Avoid Teacup Dogs And Discover These Tiny Pups That Are Perfect For Apartments
Teacup dog breeds have enjoyed a wave of popularity since Paris Hilton shelled out several thousand dollars on a teacup Pomeranian, and shared the photos with the world via her Instagram.
So what is a teacup dog breed? As teacup breeds are not recognized by the AKC, the definition is somewhat up in the air. Usually, a teacup dog is a breed that has specifically been bred to be ultra tiny. And while the idea of sharing eskimo kisses with a tiny, fluffy, white dog is undeniably amazing — the practices behind breeding teacup dog breeds are flat-out cruel.
Why You Should Avoid Teacup Dogs If Possible
If you happen to come across a teacup dog in the shelter, or hanging around in an alley outside your home, please adopt a teacup dog. But the demand for teacup dogs has led to many people willing to spend thousands of dollars on a micro-breed. This sudden cash flow has prompted many breeders to resort to inhumane and cruel practices, such as starving puppies to purposefully to stunt their growth. And frankly, these dogs are just never meant to be that small. And with this, comes major health problems.
The majority of teacup dog breeds die prematurely, causing anguish and heartbreak for their owners.
A Yorkshire Terrier may live for 12 or 15 years, but a Teacup Yorkie often only lives for 5 to 6 years. Teacup breeds often suffer from hypoglycemia, which can cause seizures and even death. As a result, most teacup breeds require feeding every few hours to stop their blood sugar from dropping too low. Teacups also are frequent victims of heart failure, liver problems, hydrocephalus (water in the brain) and respiratory failure. If you’re still prepared to get a teacup breed, know that you’ll often have to pay for very expensive vet bills.
Teacup dogs are also incredibly fragile. Should you happen to tread on a teacup, or roll over one in your sleep, the results could be fatal. Needless to say, teacups and children do not mix. Even dropping a teacup could lead to broken bones and death.
So should you never ever adopt a teacup? Absolutely not. Veronica Perry, a rescue and foster coordinator at the Van Nuys based East Valley Animal Shelter began to see a surge in teacup dogs entering the shelter 10 years ago. In an interview with The Dodo, Perry says, “People will return them and say, I can't do anything with them.”
A teacup dog is still a dog who wants to run around and play, and no animal wants to be stuffed in somebody's handbag all day. "They want them little," Perry continued. "I don't know why. So they can put them in a purse and walk around with them? I say get a stuffed animal."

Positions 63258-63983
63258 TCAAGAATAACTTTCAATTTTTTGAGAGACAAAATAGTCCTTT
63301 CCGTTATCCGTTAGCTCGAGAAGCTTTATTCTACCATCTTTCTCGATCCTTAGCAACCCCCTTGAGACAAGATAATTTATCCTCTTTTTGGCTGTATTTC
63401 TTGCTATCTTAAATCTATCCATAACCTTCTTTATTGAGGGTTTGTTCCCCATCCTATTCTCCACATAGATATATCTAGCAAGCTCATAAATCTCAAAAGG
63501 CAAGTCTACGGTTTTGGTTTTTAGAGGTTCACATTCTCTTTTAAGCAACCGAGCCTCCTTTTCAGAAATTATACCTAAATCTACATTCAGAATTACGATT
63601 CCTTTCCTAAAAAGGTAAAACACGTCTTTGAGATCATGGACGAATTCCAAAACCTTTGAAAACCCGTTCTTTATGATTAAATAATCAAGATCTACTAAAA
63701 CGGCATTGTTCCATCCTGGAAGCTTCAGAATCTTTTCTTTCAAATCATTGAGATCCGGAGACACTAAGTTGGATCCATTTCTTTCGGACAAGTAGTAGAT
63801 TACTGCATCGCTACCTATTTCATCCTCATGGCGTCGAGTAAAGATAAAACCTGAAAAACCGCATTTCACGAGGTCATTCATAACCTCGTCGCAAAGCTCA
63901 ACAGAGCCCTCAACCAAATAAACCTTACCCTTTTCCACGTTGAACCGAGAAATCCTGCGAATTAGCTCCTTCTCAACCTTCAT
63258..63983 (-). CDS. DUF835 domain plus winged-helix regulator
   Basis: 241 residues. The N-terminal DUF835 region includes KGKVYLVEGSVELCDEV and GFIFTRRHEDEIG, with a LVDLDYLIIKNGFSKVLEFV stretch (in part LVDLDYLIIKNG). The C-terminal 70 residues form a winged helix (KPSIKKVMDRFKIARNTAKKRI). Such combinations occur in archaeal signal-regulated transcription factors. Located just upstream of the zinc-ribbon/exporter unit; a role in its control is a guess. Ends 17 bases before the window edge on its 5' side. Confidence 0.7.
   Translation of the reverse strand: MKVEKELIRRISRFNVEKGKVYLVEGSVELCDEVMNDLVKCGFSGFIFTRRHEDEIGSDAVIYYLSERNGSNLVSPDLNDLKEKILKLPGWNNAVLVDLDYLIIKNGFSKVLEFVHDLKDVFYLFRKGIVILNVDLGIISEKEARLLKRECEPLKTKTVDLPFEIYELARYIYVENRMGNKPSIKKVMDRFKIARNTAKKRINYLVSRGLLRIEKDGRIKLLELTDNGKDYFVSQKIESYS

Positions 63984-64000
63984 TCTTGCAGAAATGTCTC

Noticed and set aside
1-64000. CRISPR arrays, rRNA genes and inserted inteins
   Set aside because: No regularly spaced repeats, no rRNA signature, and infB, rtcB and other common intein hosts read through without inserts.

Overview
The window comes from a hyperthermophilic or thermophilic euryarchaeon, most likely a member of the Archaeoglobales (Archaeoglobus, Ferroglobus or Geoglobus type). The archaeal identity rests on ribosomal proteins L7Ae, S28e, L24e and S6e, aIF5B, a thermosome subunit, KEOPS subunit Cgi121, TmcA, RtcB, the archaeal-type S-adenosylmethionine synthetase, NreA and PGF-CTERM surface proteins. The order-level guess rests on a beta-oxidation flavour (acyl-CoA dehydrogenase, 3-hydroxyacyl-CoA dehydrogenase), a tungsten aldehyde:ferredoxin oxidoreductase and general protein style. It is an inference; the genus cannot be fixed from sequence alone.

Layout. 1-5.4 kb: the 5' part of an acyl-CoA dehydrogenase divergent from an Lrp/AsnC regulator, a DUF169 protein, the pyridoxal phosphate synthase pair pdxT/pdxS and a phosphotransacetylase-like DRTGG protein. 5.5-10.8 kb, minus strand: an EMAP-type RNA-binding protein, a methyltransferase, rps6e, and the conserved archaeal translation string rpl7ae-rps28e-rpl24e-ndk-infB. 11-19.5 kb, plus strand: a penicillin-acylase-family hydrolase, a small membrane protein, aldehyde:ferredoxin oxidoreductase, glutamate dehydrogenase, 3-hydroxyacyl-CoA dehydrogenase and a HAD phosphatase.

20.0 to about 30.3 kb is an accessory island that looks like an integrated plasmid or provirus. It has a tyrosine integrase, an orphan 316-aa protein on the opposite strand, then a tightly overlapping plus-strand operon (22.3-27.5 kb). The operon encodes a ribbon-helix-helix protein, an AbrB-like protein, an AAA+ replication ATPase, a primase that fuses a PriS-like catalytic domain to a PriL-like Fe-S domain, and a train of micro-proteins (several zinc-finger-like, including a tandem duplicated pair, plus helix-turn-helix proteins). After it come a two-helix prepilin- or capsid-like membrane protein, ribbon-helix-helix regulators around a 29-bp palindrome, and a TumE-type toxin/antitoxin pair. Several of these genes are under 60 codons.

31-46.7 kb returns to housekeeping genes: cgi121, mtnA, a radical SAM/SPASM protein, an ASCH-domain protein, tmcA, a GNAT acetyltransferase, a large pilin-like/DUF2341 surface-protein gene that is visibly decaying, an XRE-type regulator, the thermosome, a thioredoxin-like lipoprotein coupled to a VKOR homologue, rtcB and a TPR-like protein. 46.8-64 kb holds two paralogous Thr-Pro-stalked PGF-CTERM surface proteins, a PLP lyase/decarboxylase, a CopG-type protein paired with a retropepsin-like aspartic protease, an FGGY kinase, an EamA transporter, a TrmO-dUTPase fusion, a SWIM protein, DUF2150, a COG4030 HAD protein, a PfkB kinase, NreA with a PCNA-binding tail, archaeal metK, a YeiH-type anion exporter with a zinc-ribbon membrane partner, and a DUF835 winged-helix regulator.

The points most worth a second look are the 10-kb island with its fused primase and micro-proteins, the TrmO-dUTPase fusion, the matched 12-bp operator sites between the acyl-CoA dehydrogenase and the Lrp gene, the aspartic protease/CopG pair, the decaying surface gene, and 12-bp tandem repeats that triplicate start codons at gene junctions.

If a teacup needs adopting, please give a dog in need a loving home. But be aware of the health risks, and never, for the love of pups, spend $25,000 on one like Paris Hilton did.
A List Of Tiny Dog Breeds
If you live in a small home, it would be unwise to try and cram a large hyper dog into a small space. It’s not nice for the dog, and it’s not nice for you! Here are some tiny dog breeds that will fit in anywhere!
A Chihuahua is a perfect dog for apartment living. Small and compact, the Chihuahua will benefit from short brisk walks, but doesn’t require the level of activity that a larger dog, like a Labrador Retriever requires. The Chihuahua weighs between 3.3 and 6.6 pounds.
The Affenpinscher weighs between 7 and 9 pounds, making this monkey-faced dog the perfect apartment companion. Toy breeds, like teacup dogs, are exceptionally delicate and the Affenpinscher is no exception. Always keep a close eye on your small dog, as even a fall or an accidental kick can result in a trip to the V-E-T.
The Bichon Frise is a tiny dog breed that doesn’t shed, making them a perfect low-maintenance and friendly pet. Weighing in between 10 to 16 pounds, the Bichon Frise is a popular dog for apartment dwellers and elderly dog lovers who can’t keep up with a hyperactive pet.
The miniscule Boston Terrier is well known for its fun personality and propensity to frolick! With a boisterous personality and a sweet disposition, the Boston Terrier is a pet with endless potential for entertainment. The average weight of a Boston Terrier ranges between 15 to 25 pounds.
Cavalier King Charles Spaniel
The Cavalier King Charles Spaniel has a cult following among pet lovers. This docile breed is one of the most loving and affectionate pups on the planet, with a well-deserved reputation as a dog who can get along with anybody — even the cat! The Cavalier King Charles has a rich history as a companion pet, and was popular with the nobility of Europe hundreds of years ago. 13 to 18 pounds is the average weight of this little foothugger.
Do you love the sleek look of a Doberman? The Miniature Pinscher (also called the Mini Pin) is a pocket-sized version of the Doberman, with a similar black coat with tan markings. Weighing between 8 and 10 pounds, this little fella is great for those who live in small spaces. The Mini Pin doesn’t require a vigorous exercise regime, and quite often this little doggo will burn off their energy by playing indoors.